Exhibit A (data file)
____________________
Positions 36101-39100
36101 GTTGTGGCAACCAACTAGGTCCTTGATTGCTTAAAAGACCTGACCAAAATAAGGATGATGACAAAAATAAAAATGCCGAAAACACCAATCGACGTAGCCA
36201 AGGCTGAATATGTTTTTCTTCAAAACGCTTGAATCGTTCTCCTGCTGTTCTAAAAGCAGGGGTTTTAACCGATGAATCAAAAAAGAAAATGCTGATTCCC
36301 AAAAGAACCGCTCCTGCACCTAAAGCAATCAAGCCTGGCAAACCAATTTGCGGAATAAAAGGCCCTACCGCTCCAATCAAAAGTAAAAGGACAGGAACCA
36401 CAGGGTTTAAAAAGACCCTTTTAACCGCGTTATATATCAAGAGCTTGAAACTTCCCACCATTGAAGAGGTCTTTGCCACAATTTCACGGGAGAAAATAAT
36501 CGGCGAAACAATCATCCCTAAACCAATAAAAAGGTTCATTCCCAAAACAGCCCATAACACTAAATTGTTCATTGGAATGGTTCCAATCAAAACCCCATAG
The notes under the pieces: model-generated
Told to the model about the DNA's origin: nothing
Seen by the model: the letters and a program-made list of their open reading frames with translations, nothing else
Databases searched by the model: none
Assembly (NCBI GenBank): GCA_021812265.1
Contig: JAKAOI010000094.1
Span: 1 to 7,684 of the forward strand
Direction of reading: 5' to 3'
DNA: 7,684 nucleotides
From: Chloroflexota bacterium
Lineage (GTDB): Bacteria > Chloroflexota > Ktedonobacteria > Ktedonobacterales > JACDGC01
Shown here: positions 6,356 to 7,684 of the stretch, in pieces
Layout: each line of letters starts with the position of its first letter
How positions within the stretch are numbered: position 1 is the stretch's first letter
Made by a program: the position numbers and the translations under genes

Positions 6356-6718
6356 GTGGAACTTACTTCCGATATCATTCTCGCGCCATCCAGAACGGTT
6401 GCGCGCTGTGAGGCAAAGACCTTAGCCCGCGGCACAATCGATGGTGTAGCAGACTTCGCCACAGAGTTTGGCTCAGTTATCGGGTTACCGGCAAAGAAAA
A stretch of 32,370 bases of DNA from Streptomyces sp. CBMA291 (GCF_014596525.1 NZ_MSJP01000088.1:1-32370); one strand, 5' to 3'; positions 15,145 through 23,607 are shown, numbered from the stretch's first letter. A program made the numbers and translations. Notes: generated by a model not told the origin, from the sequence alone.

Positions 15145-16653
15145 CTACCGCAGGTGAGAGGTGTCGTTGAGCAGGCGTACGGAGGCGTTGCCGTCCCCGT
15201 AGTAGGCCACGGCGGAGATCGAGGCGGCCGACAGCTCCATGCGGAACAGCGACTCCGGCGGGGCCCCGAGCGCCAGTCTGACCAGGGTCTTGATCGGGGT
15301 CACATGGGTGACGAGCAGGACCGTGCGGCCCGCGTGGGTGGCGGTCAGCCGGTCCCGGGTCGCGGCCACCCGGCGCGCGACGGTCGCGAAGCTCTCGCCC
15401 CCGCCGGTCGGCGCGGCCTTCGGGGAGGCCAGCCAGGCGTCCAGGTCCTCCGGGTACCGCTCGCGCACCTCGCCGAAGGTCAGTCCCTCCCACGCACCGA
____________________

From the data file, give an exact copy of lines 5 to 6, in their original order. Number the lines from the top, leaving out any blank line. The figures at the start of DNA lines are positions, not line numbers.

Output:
36401 CAGGGTTTAAAAAGACCCTTTTAACCGCGTTATATATCAAGAGCTTGAAACTTCCCACCATTGAAGAGGTCTTTGCCACAATTTCACGGGAGAAAATAAT
36501 CGGCGAAACAATCATCCCTAAACCAATAAAAAGGTTCATTCCCAAAACAGCCCATAACACTAAATTGTTCATTGGAATGGTTCCAATCAAAACCCCATAG